Model evaluation is an indispensable part of model development, which aims to determine the best performance of a model as well as to verify its validity for future applications by calculating and comparing some statistics (Gauch et al., 2003). For regression problems, two common parameters, coefficient of determination (R2), and root mean squared error (RMSE), are calculated to express the performance of a model. They are defined as follows:

    \[ R^{2} = 1- \frac{\sum^{n}_{i=1}(Y_{i,meas}-Y_{i,pre})^{2}}{\sum^{n}_{i=1}(\bar{Y}-Y_{i,pre})^{2}} \]

    \[ \text{RMSE} = \sqrt{\frac{1}{n} \sum^{n}_{i=1}(Y_{i,meas}-Y_{i,pre})^{2}} \]

    where Yi,pre and Yi,meas, respectively, represent the predicted value and the measured value of targets for sample i; is the mean target value for all samples. An R2 of 1 and RMSE of 0 for all data sets would indicate a “perfect” model. Thus, the goal is to have R2 as close to 1 as possible and RMSE close to 0. In addition, a stable model has similar R2 and RMSE values for calibration and validation. It should be noted that R, the square root of R2, or correlation coefficient, is also frequently used to express the linear relationship between the predicted and measured values. Moreover, since different data sets may be used during model development, the above parameters can be modified in accordance. For example, R2C, R2CV and R2P can be used to represent the coefficients of determination for calibration, cross-validation, and prediction, respectively. Root mean squared errors for calibration, cross-validation, and prediction are denoted as RMSEC, RMSECV, and RMSEP, respectively.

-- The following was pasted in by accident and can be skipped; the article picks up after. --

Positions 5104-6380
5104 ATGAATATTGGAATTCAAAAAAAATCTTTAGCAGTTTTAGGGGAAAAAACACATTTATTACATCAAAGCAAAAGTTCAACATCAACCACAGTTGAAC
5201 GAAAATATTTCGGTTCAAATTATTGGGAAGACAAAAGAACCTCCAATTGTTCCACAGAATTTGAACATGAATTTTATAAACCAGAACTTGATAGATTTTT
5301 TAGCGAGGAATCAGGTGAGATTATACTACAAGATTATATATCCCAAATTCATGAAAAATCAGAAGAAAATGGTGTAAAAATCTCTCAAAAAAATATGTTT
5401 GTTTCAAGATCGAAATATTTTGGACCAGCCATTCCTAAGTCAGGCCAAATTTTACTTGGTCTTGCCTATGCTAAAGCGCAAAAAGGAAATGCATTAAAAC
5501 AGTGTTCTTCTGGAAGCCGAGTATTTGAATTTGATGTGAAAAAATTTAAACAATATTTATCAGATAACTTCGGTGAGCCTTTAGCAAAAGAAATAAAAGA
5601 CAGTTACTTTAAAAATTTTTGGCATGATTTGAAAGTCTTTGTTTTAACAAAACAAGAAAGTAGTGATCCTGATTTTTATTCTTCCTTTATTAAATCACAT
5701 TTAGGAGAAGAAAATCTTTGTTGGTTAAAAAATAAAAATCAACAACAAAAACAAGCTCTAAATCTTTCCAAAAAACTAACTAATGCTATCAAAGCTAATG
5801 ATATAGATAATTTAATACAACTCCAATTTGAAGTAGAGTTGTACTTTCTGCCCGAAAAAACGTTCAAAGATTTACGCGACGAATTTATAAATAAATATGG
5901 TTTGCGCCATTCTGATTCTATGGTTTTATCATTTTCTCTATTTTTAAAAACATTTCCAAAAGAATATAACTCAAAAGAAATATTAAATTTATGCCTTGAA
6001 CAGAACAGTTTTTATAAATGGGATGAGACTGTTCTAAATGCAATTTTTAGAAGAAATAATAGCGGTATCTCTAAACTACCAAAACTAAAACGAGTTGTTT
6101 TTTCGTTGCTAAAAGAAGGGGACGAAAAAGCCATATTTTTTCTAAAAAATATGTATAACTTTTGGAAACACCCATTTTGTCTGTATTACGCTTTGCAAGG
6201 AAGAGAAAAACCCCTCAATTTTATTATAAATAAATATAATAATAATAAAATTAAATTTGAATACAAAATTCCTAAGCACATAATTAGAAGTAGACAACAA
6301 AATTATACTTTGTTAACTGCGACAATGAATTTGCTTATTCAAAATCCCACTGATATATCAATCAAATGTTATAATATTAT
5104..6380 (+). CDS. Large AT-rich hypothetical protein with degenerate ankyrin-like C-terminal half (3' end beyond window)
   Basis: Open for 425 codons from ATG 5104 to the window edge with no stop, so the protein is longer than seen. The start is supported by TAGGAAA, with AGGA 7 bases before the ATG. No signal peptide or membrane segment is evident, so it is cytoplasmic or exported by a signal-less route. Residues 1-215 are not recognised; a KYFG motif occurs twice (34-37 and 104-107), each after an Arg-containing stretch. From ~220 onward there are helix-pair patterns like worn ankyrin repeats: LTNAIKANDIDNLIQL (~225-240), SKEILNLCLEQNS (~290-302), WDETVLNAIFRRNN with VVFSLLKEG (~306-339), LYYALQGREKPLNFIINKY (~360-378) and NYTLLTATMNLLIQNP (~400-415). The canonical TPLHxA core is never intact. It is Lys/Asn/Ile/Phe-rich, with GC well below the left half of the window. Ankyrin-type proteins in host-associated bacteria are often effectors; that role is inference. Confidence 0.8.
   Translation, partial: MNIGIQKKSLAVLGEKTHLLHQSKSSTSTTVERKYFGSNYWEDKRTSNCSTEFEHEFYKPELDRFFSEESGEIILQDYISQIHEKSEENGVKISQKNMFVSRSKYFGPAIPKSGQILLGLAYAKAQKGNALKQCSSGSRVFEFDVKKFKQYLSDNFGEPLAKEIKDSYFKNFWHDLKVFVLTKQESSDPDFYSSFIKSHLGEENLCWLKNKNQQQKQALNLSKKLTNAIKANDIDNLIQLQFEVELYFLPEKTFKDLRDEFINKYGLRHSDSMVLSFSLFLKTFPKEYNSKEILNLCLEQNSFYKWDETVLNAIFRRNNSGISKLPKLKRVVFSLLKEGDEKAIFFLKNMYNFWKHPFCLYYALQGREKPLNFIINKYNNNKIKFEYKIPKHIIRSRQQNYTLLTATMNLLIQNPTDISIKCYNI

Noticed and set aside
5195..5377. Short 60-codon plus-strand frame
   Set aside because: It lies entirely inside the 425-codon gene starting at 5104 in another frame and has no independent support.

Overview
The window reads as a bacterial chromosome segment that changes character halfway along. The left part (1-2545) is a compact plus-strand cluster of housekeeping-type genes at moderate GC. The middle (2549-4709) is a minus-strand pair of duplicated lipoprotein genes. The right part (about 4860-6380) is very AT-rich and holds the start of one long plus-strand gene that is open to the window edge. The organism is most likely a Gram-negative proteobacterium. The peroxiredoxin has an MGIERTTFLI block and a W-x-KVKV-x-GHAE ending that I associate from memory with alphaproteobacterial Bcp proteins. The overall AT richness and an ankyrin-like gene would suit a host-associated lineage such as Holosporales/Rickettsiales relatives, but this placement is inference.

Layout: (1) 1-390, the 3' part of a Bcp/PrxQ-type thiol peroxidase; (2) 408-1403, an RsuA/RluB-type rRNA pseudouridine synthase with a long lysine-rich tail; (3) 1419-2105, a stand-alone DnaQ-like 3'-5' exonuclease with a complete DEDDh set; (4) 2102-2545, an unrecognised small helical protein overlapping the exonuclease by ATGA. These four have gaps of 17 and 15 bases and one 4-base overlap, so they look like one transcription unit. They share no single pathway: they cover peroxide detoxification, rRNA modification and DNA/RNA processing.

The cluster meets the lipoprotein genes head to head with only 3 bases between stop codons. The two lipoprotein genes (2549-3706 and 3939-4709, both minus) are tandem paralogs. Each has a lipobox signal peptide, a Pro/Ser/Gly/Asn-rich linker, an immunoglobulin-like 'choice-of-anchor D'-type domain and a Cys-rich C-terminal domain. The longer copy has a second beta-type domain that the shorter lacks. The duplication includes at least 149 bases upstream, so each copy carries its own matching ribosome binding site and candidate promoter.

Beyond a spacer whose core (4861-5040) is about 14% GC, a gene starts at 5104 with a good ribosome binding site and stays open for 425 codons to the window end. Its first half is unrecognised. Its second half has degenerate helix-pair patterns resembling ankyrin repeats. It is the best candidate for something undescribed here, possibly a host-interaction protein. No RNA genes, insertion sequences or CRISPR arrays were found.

For classification problems, a model’s overall correct classification rate (OCCR) is an important index used to evaluate the classification performance:

    \[ \text{OCCR} = \frac{\text{Number of correctly classified samples}}{\text{Total number of samples}} \]

    The number of correctly classified samples is determined by comparing the predicted classification with the known classification. To investigate the detailed classification performance, a confusion matrix can be utilized (Townsend, 1971). A confusion matrix for binary classifications is shown in Table 2.3.1. In the confusion matrix, true positive and true negative indicate samples that are predicted correctly. False positives and false negatives are encountered when what is not true is wrongly considered as true and vice versa. Based on the confusion matrix, parameters can be attained to evaluate the classification model, including the sensitivity, specificity, and prevalence, among others:

    Table \(\PageIndex{1}\): Confusion matrix for binary classification.